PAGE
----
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1 John 2:23 Updated American Standard Version (UASV)
23 Everyone who denies the Son does not have the Father; the one who confesses the Son has the Father also.
Everyone who denies the Son does not have the Father. That is, he has no just views of the Father, and has no evidence of his friendship. It is only by the Son of God that the Father is made known to men (Matt. 11:27; Heb. 1:2, 3,) and only through him can we become reconciled to God and obtain evidence of his favor. John 5:23 says, “that all may honor the Son, just as they honor the Father. Whoever does not honor the Son does not honor the Father who sent him.”
The one who confesses the Son has the Father also. As it was true that if one denied the Son of God he could have no pretensions to any proper acquaintance with the Father, so it seemed to follow that if anyone had any proper knowledge of the Son of God, and made a suitable confession of him, he had evidence that he was acquainted with the Father. Compare John 17:3; Rom. 10:9. The great truth can never be too clearly stated, or too often inculcated, that it is only by a knowledge of the Lord Jesus Christ that we can have any true acquaintance with God, and that all who have just views of the Savior are in fact acquainted with the true God and are heirs of eternal life.
Daniel L. Akin writes,
This emphatic statement about how one has a relationship with the Father develops what John said in the previous verse and shows the dire consequences of believing this Christological heresy. John begins by explaining the effects in negative terms and then moves to positive ones, preparing the way for the exhortation that is to follow. John’s claim that anyone who denies the Son does not have or possess the Father asserts unequivocally that a person who denies the Son has no child-parent relationship with God. Calvin puts it well, “The Father cannot be separated from the Son.”294 There is an exclusivity that cannot be denied. One enters into a relationship with the Father through a relationship with Jesus Christ. This unique saying as a whole is likely taken from the common Christian tradition that is reflected in the Synoptics (cf. Matt 10:32–33 and par.) and can also be found in John’s Gospel (9:22; 12:42). The use of echei (“has”) with a divine object, however, does not have this parallel, but it is used again in the epistles (1 John 5:12; 2 John 9). There are some approximations of this construction that occur in the Old Testament, but there is no word in Hebrew that matches the meaning exactly (Lev 26:12; Exod 20:3; Num 18:20; Deut 12:12). We have what appears to be “a Johannine adaptation of the covenant motif” in which the believer has God as Father through Jesus Christ. In addition, the construction comes from language that is used to describe the action of God in the New Covenant, whereby the people of God know him.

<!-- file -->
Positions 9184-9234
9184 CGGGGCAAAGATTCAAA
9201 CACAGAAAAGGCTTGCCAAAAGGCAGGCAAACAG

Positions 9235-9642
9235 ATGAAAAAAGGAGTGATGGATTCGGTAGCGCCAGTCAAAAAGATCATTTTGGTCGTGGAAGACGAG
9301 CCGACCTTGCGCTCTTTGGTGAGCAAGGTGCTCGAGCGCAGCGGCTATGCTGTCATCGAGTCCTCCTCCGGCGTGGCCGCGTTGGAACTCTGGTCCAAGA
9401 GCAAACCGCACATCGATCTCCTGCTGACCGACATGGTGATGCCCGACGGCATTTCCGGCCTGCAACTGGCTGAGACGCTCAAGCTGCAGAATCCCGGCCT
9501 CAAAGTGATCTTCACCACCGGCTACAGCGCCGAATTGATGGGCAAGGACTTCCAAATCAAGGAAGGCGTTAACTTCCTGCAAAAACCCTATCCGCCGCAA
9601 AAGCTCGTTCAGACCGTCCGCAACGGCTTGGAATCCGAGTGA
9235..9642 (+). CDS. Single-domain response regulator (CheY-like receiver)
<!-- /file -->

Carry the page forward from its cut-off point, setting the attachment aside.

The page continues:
The positive side of the argument is that the ones who confess the Son possess the Father, balancing perfectly the first part of the verse. The conscious and open confession that Jesus is Son of God who is both divine and human automatically results in a relationship with the Father. This mirrors the reciprocal relationship between the Son and the Father that was affirmed in v. 22. We are faced with either confessing or denying Jesus Christ. There is no middle ground. As Smalley notes, “The possibility of honest agnosticism about the person and work of Jesus does not seem to have occurred to John!”
The foundation is established through a proper understanding of the person and work of Jesus Christ, as elucidated in vv. 22–23. John now returns to a discussion of abiding in the Son and the Father to exhort the believers to continue to live in a manner befitting one who has called Jesus Lord.
 Daniel L. Akin, 1, 2, 3 John, vol. 38, The New American Commentary (Nashville: Broadman & Holman Publishers, 2001), 122–123.